Madison Chaos and Complex Systems Seminar

Fall 2009 Seminars

All seminars are Tuesday at 12:05 pm in 4274 Chamberlin except as noted. Refreshments will be served

Short List


September 8, 2009

HIV/AIDS, What we know and how we learned it

Pete Cohen, UW Department of Medicine

AIDS/HIV disease is arguably the most important disease in the world.  I will attempt in 45 minutes to review how current understanding of how the disease evolved.

September 15, 2009

Long-term cortical and subcortical neuromodulation induced by electrical tongue stimulation

Joe Wildenberg, UW Department of Neuroscience

The use of electrical neurostimulation to treat neurological disorders is expanding from initial applications in epilepsy and Parkinson’s disease to conditions such as depression, obsessive-compulsive disorder, balance disorders, and as an adjuvant to behavioral therapy during neurorehabilitation for stroke.  Our group has developed a non-invasive technique that stimulates the central nervous system through the tongue.  Previous work has shown this technique efficacious as therapy for balance disorders with beneficial effects lasting weeks to months after the stimulation therapy has ended.  Here I will present a functional magnetic resonance imaging study indicating that stimulation of the cranial nerves via afferents in the tongue can influence neural structures within the balance-processing network to produce positive behavioral effects.  Furthermore, the results of this study indicate that this stimulation can modify neural processing of tasks not encountered during the stimulation sessions.  This seems to be the first evidence of long-term network-wide processing plasticity induced by electrical neurostimulation in humans.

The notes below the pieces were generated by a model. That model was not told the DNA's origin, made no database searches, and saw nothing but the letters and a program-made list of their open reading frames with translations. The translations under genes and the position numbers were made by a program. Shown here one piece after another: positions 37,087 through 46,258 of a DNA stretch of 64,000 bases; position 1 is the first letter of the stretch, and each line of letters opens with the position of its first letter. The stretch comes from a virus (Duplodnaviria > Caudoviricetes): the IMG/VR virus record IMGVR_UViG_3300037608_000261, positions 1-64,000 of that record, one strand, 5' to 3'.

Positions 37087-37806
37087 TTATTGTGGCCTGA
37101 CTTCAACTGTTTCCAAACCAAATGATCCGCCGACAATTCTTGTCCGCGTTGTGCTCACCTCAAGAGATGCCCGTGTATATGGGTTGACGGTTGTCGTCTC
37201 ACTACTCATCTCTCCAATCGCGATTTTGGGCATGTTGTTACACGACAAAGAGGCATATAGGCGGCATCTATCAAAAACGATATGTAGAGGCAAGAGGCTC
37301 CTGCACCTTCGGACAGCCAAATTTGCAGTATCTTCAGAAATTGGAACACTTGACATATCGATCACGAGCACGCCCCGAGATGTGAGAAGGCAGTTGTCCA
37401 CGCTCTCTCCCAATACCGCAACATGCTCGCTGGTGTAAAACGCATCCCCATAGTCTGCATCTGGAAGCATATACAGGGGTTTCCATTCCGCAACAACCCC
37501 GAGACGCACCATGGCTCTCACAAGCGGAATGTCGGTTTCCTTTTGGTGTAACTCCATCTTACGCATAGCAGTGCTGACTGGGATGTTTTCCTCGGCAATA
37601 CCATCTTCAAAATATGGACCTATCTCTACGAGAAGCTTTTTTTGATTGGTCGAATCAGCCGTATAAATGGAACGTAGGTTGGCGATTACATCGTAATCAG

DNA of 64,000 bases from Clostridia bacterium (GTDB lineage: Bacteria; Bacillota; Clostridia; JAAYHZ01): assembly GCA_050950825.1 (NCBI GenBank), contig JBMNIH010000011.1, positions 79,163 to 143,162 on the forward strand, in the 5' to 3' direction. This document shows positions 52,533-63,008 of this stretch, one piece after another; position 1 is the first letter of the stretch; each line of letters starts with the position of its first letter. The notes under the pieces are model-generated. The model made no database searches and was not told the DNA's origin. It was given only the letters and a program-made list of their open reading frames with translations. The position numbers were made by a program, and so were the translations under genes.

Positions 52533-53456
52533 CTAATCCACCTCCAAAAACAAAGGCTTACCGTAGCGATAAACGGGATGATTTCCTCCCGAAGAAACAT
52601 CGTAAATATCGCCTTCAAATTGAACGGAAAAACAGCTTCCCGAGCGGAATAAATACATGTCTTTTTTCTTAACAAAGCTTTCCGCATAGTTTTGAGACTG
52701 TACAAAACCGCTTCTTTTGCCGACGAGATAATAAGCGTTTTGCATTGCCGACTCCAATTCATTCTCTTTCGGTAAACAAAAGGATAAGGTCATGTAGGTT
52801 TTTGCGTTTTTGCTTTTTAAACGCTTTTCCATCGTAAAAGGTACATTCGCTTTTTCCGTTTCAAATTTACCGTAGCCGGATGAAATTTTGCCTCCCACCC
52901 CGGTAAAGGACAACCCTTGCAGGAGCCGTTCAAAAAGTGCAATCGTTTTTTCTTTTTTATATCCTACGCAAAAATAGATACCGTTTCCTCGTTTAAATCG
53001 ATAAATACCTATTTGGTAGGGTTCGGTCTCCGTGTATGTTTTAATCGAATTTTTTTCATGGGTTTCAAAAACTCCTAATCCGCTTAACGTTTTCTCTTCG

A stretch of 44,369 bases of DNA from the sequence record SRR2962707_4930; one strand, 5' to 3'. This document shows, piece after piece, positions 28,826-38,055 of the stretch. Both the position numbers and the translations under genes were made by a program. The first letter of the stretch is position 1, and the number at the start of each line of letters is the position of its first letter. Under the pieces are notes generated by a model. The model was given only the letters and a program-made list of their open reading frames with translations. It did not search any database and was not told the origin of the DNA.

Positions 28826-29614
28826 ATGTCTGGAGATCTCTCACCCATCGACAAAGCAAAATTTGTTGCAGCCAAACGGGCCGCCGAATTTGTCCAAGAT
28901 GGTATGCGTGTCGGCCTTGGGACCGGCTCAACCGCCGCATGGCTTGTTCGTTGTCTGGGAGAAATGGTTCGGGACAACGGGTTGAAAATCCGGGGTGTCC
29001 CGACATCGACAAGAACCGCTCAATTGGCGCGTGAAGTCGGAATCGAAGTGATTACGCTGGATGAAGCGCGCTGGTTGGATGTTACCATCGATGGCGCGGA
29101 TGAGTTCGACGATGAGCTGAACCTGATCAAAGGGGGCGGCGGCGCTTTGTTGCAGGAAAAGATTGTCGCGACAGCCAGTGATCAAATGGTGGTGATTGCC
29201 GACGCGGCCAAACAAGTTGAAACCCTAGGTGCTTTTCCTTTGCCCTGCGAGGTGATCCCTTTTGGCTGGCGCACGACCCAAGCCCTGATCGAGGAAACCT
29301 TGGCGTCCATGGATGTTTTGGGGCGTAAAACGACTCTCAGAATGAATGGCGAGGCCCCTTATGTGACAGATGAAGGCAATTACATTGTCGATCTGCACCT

September 22, 2009

Anti-Newtonian dynamics

Clint Sprott, UW Department of Physics

This talk describes a world in which Newton’s first and second laws hold, but Newton’s third law takes the form that the forces between any two objects are equal in magnitude and direction. The dynamics for such a system exhibit curious and unfamiliar features including chaos for two bodies in two spatial dimensions. This talk is an introduction to a more detailed talk to be given on October 6th by Vladimir Zhdankin.

Ref: J. C. Sprott, Am. J. Phys. 77, 783-787 (2009)
This talk is available as a PowerPoint Presentation.

September 29, 2009

Some possible regulatory changes for U.S. financial markets

Don Hester, UW Department of Economics

This talk is awkward because regulatory change is contentious and legislation about changes is being hotly debated as I organize my comments. Consequently, I will briefly 1) explain why new regulations are needed, 2) propose some reforms that address these needs, and then 3) critically comment on likely legislation.

October 6, 2009

Simulation of swarming behavior using anti-Newtonian forces

Vladimir Zhdankin, UW Department of Physics